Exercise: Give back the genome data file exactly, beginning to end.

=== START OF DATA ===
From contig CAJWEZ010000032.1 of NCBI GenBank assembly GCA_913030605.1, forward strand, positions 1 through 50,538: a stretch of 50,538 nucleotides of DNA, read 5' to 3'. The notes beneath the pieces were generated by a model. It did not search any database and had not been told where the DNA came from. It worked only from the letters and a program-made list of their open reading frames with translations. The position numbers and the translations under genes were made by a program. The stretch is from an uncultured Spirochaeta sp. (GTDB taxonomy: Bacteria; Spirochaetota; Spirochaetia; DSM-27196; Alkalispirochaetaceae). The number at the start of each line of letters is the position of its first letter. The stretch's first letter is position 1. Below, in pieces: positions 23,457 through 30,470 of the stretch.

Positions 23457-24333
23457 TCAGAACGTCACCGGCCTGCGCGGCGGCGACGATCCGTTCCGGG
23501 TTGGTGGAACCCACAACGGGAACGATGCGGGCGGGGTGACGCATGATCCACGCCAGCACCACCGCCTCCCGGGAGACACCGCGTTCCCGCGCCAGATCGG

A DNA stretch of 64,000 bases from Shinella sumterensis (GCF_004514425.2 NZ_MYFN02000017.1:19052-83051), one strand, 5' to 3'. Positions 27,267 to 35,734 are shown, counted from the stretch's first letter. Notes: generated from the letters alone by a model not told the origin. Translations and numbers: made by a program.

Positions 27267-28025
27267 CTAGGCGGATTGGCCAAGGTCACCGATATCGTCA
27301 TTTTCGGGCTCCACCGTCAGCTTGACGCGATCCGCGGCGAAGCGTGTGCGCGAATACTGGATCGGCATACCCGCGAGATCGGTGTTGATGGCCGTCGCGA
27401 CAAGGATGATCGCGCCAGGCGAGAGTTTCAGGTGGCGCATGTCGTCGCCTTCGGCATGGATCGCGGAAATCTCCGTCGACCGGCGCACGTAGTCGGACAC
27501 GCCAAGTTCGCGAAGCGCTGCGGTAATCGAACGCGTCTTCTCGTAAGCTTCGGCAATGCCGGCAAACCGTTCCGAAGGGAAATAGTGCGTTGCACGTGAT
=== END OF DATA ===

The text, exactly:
From contig CAJWEZ010000032.1 of NCBI GenBank assembly GCA_913030605.1, forward strand, positions 1 through 50,538: a stretch of 50,538 nucleotides of DNA, read 5' to 3'. The notes beneath the pieces were generated by a model. It did not search any database and had not been told where the DNA came from. It worked only from the letters and a program-made list of their open reading frames with translations. The position numbers and the translations under genes were made by a program. The stretch is from an uncultured Spirochaeta sp. (GTDB taxonomy: Bacteria; Spirochaetota; Spirochaetia; DSM-27196; Alkalispirochaetaceae). The number at the start of each line of letters is the position of its first letter. The stretch's first letter is position 1. Below, in pieces: positions 23,457 through 30,470 of the stretch.

Positions 23457-24333
23457 TCAGAACGTCACCGGCCTGCGCGGCGGCGACGATCCGTTCCGGG
23501 TTGGTGGAACCCACAACGGGAACGATGCGGGCGGGGTGACGCATGATCCACGCCAGCACCACCGCCTCCCGGGAGACACCGCGTTCCCGCGCCAGATCGG

A DNA stretch of 64,000 bases from Shinella sumterensis (GCF_004514425.2 NZ_MYFN02000017.1:19052-83051), one strand, 5' to 3'. Positions 27,267 to 35,734 are shown, counted from the stretch's first letter. Notes: generated from the letters alone by a model not told the origin. Translations and numbers: made by a program.

Positions 27267-28025
27267 CTAGGCGGATTGGCCAAGGTCACCGATATCGTCA
27301 TTTTCGGGCTCCACCGTCAGCTTGACGCGATCCGCGGCGAAGCGTGTGCGCGAATACTGGATCGGCATACCCGCGAGATCGGTGTTGATGGCCGTCGCGA
27401 CAAGGATGATCGCGCCAGGCGAGAGTTTCAGGTGGCGCATGTCGTCGCCTTCGGCATGGATCGCGGAAATCTCCGTCGACCGGCGCACGTAGTCGGACAC
27501 GCCAAGTTCGCGAAGCGCTGCGGTAATCGAACGCGTCTTCTCGTAAGCTTCGGCAATGCCGGCAAACCGTTCCGAAGGGAAATAGTGCGTTGCACGTGAT